Numerous examples of unfinished pieces make it possible to reconstruct the method used by Egyptian sculptors when making a statue – a series of steps leading from a rectangular block of stone to a coarsely blocked-out shape to the finished and detailed figure – a technique easy enough to understand when presented visually. The seriation shown here was created out of limestone by the sculptors working for Pfanner, the company of restorers who is also responsible for curating the conservation and restoration of the museum’s stone objects.
The Friends of the Museum organisation (founded in 1976) supports the museum in many of its endeavours and finances many projects in the areas of Museum Education, accessibility and inclusivity, as well as sponsoring publications and events, acquisitions and exhibitions. The room “Grasping Egypt” was for the most part financed by the Friends of the Museum. Members can visit the museum for free as well as participate in many events for a free or reduced rate; the museum publication MAAT is also delivered to their homes four times a year.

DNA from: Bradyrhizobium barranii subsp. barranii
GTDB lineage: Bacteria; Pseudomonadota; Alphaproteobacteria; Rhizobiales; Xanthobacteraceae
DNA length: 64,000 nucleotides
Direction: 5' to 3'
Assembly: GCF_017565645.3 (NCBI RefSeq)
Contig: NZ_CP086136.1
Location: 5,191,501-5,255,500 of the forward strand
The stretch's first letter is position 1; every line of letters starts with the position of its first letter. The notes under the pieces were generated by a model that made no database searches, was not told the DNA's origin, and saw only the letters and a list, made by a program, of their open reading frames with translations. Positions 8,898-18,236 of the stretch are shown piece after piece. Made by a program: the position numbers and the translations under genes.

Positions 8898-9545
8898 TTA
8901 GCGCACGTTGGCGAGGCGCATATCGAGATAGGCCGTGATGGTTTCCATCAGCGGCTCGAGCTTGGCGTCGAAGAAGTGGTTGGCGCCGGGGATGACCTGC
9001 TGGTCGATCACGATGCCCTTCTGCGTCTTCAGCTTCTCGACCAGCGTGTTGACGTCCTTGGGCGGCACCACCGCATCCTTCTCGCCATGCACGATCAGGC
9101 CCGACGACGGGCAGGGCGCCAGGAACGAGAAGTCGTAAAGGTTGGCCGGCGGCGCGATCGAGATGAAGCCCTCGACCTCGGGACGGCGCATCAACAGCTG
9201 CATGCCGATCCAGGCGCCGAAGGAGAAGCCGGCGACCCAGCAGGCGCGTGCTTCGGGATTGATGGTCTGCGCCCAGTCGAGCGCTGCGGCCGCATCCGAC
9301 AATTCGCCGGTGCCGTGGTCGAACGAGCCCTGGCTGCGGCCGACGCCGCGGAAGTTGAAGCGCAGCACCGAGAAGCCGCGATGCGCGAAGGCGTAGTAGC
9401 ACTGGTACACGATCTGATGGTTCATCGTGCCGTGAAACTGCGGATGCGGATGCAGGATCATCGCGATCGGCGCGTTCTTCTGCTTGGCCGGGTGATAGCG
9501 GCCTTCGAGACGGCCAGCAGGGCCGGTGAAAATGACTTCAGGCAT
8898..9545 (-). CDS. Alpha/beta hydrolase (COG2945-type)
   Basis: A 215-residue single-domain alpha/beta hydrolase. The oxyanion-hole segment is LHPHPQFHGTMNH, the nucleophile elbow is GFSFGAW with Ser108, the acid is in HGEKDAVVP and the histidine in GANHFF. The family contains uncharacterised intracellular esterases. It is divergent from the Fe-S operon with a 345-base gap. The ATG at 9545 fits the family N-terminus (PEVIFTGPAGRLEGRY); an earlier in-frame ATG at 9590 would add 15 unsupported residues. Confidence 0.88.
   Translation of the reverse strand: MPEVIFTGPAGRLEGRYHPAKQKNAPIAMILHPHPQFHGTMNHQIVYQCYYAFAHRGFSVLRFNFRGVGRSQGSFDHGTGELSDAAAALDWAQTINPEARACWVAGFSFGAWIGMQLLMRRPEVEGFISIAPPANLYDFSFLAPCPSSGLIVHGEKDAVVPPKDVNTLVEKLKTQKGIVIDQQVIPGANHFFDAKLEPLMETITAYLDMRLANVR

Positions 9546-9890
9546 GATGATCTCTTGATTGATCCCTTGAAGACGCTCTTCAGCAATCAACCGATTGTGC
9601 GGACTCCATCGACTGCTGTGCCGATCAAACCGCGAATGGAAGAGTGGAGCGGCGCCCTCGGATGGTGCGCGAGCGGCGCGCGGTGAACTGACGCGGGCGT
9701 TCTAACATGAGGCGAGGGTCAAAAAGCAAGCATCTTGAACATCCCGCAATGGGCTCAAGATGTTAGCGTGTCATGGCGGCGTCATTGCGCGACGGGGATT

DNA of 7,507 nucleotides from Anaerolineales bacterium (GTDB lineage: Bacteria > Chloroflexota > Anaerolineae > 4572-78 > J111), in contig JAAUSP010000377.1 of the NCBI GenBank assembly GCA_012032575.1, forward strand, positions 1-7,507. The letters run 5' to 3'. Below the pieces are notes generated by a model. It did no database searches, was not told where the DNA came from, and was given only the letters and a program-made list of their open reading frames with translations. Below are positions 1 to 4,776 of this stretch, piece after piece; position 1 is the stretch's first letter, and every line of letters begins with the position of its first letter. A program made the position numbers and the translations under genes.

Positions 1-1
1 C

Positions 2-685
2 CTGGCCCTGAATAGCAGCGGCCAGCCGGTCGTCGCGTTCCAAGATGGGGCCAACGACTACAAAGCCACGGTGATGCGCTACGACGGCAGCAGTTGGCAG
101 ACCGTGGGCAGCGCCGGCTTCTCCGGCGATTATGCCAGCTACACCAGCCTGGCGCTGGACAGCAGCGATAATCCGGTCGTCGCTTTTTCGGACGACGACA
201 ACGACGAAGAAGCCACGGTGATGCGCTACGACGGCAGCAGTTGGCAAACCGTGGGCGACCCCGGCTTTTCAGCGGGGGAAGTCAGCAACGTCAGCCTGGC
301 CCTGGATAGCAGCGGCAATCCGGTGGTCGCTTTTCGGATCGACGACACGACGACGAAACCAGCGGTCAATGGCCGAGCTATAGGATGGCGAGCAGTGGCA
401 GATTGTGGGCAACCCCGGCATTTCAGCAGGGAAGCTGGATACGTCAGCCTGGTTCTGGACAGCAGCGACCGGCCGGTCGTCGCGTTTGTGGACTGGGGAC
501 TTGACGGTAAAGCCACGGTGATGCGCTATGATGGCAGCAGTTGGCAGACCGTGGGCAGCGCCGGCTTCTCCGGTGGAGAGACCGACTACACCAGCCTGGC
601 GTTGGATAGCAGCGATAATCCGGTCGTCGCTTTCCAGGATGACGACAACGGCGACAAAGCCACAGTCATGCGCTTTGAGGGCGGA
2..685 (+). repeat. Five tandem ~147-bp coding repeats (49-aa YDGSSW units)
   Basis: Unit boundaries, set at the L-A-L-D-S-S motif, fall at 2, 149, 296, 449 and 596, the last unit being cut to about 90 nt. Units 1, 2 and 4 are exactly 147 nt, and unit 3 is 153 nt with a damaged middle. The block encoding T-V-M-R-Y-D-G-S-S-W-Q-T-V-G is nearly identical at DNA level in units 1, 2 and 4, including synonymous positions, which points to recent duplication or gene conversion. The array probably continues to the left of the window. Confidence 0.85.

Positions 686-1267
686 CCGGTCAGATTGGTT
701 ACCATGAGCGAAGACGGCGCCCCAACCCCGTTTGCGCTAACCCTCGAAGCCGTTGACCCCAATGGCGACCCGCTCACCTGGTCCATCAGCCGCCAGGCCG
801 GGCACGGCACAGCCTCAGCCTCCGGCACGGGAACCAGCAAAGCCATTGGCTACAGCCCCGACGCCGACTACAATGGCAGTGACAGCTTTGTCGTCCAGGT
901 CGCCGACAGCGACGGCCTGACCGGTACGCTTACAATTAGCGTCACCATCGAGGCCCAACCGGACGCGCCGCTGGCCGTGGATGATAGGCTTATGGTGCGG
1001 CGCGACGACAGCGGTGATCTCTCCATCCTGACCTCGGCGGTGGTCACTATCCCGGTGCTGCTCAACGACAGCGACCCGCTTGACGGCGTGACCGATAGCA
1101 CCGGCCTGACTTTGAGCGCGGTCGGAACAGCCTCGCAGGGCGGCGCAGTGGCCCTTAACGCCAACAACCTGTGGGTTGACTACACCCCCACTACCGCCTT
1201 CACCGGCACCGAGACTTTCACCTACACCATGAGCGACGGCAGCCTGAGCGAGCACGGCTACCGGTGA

Accessibility was an important consideration when planning the new building: providing a wheelchair-accessible entrance to the building and to the exhibition rooms, making sure media stations and pulpit viewing cases were at a wheelchair-accessible height – these aspects were integrated into the plan from the beginning. We have a diverse and constantly expanding list of inclusive events for disabled visitors: accessibility is not a state, it’s a process that, in the end, benefits all visitors.